The Bethlehem Press interview with Chief Kott

Latest in a series of posts about the Bethlehem Police

In this interview with the Bethlehem Press, Gadfly is especially interested in Chief Kott’s mention of collaboration with the Health Bureau. He also notes her mention of membership on the Community Advisory Board and a LGBTQ subcommittee of a community engagement board. Gadfly knows about the CAB, formed early by/with the NAACP after GeorgeFloyd. But what is the community engagement board? Is that something out of the Reynolds/Crampsie Smith resolution for a Community Engagement Initiative? Gadfly has heard nothing about the CEI for a long time. And there never has been, as far as he knows, any public information about what the CAB is doing. So we have no information upon which to judge these initiatives. And he thinks we would like to hear substantially more.

The Chief’s idea of a public information officer is interesting.

This is a good time for the periodic Gadfly reminder to subscribe to the Bethlehem Press so that we can continue to have and even expand community news.

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selections from “Nate Jastrzemski, “‘It can’t just be one person at the top’ Police chief details department’s projects, upcoming goals.” Bethlehem Press, February 9, 2021.

In regard to policing the city, 2020 has been an extremely weird year,” said Bethlehem Police Chief Michelle Kott during her first interview with the Press since taking command in October. “It’s been odd because not as many people have been out. Obviously we didn’t have Musikfest, Celticfest, all the other festivals and events that we have in the city that bring hundreds of thousands of people a year.

“Our officers are not having as many citizen contacts as we normally would … however, for 2020 we responded to 225-250 medical calls involving COVID-positive patients”

Kott emphasized, as she did during her nomination and confirmation, that community engagement is imperative for the department to build and maintain a trusting relationship with the public. Whether face-to-face, Zoom or other virtual platforms, police are reaching out as often and safely as possible.

Additionally, the department is collaborating with the Health Bureau to help residents that officers come into contact with to get in touch with resources and services that could potentially prevent future police contact or help them navigate an issue they are facing, whether food insecurity, homelessness, mental health issues or substance abuse. Kott would like to expand this relationship long-term, as it helps everyone involved.

Social work is particularly important now, Kott said, as we grapple with the ramifications of prolonged quarantine. “I think this is going to require communities to come together and put people in touch with services to help them get through this hard time.”

As for the department, Kott was upbeat. “I’m very, very pleased and happy with the teamwork and the collaborative efforts … all the way down to the officers, to work together to provide the best level of service to the community,” she said, adding a key component to the cohesion she seeks is working with supervisors regularly, rather than delegating from on high.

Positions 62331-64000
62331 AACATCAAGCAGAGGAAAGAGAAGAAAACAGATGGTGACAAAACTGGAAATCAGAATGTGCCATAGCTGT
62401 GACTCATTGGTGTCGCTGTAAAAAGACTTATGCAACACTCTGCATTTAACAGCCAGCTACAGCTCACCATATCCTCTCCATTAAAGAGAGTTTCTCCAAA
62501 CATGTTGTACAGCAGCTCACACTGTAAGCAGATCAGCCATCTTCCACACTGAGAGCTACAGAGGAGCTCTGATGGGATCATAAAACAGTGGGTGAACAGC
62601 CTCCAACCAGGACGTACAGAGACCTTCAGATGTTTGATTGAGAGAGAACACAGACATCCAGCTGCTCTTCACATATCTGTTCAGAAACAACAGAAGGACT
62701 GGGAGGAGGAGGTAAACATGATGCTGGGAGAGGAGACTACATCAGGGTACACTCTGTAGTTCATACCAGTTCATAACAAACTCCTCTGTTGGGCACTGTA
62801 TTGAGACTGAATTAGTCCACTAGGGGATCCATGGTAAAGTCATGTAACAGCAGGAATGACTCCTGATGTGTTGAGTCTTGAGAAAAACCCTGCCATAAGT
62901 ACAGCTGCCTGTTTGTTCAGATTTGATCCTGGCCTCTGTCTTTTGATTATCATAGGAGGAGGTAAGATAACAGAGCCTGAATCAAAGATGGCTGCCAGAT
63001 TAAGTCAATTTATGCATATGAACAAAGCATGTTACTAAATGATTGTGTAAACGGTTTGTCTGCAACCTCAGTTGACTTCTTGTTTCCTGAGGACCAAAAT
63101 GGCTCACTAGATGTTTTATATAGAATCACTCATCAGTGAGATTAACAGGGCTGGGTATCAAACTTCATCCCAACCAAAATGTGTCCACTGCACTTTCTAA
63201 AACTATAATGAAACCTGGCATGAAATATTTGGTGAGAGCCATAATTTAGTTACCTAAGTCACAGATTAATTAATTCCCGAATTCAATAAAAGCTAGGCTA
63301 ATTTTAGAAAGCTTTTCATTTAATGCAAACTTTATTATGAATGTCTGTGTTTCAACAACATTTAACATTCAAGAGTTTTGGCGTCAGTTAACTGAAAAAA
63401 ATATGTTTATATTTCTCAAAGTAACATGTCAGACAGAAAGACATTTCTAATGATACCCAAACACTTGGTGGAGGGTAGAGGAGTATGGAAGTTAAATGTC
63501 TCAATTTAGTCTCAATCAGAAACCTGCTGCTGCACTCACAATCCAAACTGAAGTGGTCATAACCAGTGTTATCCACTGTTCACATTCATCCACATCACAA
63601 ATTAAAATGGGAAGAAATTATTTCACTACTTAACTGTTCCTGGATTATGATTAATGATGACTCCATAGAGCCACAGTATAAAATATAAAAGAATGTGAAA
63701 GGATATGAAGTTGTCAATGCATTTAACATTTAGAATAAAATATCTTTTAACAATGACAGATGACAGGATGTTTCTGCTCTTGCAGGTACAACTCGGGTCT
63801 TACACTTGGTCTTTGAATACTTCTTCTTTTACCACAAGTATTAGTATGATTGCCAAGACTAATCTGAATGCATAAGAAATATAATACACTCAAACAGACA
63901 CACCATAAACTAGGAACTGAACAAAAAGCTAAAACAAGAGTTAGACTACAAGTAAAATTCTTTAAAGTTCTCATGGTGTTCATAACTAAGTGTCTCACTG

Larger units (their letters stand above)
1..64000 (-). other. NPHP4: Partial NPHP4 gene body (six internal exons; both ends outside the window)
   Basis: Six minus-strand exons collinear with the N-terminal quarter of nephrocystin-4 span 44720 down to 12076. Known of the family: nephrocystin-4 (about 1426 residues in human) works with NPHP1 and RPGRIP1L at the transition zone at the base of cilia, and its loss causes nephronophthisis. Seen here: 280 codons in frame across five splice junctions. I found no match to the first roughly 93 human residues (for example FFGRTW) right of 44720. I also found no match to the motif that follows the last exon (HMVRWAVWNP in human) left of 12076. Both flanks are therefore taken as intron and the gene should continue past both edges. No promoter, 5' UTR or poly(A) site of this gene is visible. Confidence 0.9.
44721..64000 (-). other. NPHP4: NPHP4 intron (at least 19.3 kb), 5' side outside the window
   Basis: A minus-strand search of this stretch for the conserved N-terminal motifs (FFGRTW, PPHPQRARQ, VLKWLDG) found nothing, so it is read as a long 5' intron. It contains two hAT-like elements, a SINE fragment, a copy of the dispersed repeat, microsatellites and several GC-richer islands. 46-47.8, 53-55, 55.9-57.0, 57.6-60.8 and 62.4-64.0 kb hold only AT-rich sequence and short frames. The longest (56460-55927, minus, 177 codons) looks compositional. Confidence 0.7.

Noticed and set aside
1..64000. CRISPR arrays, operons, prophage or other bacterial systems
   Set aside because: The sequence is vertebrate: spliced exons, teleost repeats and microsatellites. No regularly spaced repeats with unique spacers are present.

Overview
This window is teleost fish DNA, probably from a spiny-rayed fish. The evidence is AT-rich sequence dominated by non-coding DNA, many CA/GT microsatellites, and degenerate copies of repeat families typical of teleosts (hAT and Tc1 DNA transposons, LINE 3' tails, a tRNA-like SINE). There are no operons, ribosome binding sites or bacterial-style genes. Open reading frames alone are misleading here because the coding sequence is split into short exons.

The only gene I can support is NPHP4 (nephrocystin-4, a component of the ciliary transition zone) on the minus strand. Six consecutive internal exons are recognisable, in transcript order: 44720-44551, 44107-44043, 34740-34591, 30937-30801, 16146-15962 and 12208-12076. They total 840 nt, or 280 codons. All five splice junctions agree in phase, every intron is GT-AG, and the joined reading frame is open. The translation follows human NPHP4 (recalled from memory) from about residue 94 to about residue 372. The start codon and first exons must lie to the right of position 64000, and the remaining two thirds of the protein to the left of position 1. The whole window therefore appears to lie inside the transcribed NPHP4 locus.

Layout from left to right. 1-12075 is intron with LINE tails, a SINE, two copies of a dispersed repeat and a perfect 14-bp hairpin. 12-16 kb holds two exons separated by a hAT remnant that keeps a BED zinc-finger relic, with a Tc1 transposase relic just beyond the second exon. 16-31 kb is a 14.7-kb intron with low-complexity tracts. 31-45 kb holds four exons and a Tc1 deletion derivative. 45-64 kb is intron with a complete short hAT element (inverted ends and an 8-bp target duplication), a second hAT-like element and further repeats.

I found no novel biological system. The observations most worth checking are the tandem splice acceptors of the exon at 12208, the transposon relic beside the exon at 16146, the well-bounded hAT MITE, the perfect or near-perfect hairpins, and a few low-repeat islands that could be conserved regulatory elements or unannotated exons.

That is partially because she worries about losing institutional memory due to longtime officer retirements. Young officers have a lot of enthusiasm, Kott said, but it’s hard to make up for a loss of decades of experience. Thus, she is focusing on recruitment and mentorships and how they might also benefit through broadened community relations.

“We need to get information out to the citizens so they’re better informed about what’s going on in their communities and I think a valuable way to do that is to have a central contact, like a public information officer.”

Kott also participates in the Mayor’s Advisory Board and NAACP monthly meetings to address various forms of systemic racism through police reform, education and healthcare and on a community engagement board, serving on the LGBTQ subcommittee.

Kott also participates in the Mayor’s Advisory Board and NAACP monthly meetings to address various forms of systemic racism through police reform, education and healthcare and on a community engagement board, serving on the LGBTQ subcommittee.

Lack of a modern public facility notwithstanding, Kott succinctly summarized her holistic approach to policing and community, evident throughout the interview, by declaring with purpose and certainty, “Everybody wins if we work together.”

One thought on “The Bethlehem Press interview with Chief Kott

  1. I think it is reasonable to say that if we know nothing about a ‘community engagement initiative’ that there basically is no community engagement initiative — or it is a misguided failure if it’s not really public.

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